I forgot to mention in my post yesterday that Kyle Gann is also a composer. I’ve never heard his music. Thinking about this, I realized I’ve never heard any music by Charles Ives performed live. Same is true for most 20th century composers I love. I should make more of an effort. If I were to take every possible opportunity to hear live performances of music by Ives, Cage, Riley, and Reich in my home city Seattle (and lets just stop with four for now), I bet it would take years before I heard music by all four of them. Unless maybe I got on some university music school concert mailing lists. Painful confession: I lack motivation to do this! Thus, my sole acquaintance with the music of these composers will likely remain through recordings, at least for the foreseeable future.


If I were to go hear Kronos, I’d probably hear a lot of pre-recorded music broadcast along with their live sawing. Most of their records feature guest musicians, and I read that their sound technicians have to know their scores inside and out in order to know when to plug in the samples. I’ve got nothing against samples, but if you’re going to have someone generating them, put them on-stage with the rest of the band. And -- if the samples are really a fifth (and sixth and seventh and so on) musician adding more parts, well, that’s lame. I don’t know if that’s what Kronos does, but that’s what it sounds like from what I read.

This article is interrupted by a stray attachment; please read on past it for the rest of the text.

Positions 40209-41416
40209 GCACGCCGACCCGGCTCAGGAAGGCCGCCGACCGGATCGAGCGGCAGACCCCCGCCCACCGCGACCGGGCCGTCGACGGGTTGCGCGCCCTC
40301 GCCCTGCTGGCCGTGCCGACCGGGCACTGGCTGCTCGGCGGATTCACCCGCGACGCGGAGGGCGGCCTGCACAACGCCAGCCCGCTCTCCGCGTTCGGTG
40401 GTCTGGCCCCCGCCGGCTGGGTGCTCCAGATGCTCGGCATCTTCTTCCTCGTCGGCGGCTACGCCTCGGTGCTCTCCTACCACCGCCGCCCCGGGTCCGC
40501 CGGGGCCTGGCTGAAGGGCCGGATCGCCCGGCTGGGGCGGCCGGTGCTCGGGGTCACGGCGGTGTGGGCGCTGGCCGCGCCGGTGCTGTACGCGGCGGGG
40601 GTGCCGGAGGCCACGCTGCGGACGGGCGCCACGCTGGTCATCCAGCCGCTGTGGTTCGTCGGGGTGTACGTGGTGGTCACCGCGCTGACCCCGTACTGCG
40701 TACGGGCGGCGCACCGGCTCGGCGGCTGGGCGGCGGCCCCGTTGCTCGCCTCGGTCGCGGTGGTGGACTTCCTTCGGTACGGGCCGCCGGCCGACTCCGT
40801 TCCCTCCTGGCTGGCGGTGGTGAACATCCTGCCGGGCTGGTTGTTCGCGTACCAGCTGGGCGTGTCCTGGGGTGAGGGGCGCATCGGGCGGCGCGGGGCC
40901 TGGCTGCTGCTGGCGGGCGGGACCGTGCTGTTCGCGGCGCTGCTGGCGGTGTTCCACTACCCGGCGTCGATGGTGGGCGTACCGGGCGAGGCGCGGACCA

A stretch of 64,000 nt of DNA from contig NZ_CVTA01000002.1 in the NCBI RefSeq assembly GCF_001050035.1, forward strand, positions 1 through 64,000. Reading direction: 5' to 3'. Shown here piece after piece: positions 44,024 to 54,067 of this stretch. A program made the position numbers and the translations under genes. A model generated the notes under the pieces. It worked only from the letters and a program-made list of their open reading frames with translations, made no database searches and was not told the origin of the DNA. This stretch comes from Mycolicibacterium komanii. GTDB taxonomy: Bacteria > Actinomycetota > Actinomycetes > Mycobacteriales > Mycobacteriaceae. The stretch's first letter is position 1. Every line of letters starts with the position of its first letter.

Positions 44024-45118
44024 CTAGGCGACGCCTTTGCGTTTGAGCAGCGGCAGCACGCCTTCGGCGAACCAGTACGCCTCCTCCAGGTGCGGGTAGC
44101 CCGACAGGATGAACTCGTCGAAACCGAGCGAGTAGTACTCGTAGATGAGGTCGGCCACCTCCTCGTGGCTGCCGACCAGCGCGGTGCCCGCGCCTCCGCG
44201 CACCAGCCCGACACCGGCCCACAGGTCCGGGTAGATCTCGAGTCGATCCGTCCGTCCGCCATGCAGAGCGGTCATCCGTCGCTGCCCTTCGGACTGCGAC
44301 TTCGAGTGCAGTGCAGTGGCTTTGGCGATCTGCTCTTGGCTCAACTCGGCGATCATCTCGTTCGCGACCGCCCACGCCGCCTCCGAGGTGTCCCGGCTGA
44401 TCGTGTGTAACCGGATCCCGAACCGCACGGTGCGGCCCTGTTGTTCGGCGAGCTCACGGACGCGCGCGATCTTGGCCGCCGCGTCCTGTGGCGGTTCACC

I once, several years ago, at the New York apartment of a friend of a friend of a friend, heard a cylinder player. My recollection is that the sound was thin. The same F.O.A.F.O.A.F also had a hand-crank 78 player with a horn for a speaker. No electricity involved, just crank the machine up and put the needle on the record. It sounded beautiful. Warm and woody.


I have a CD of Yehudi Menuhin playing violin concertos by Mozart and Paganini with l’Orchestre Symphonique de Paris, conducted by Pierre Monteux, recorded in 1934. One of the movements is twenty-one and a half minutes long. If 78 rpm records could only accomodate 3 or 4 minutes of music on a side, how was this recording preserved? I have no idea. Anybody reading this who can answer this, please do! Thanks!


Old recordings often sound beautiful to me. L’Orchestre Symphonique de Paris sounds muffled and warm on this CD.


The cover of the Menuhin CD has a photo of the conductor, Monteux, who gets top billing. I’ve never heard of him, but maybe he’s famous in France -- the CD was made in France. It’s a studio portrait of Monteux, with a paragraph-long inscription to someone named Piers Coppola signed by Monteux. Studio portraits used to be pricier, more of a big deal, than they have been for several decades.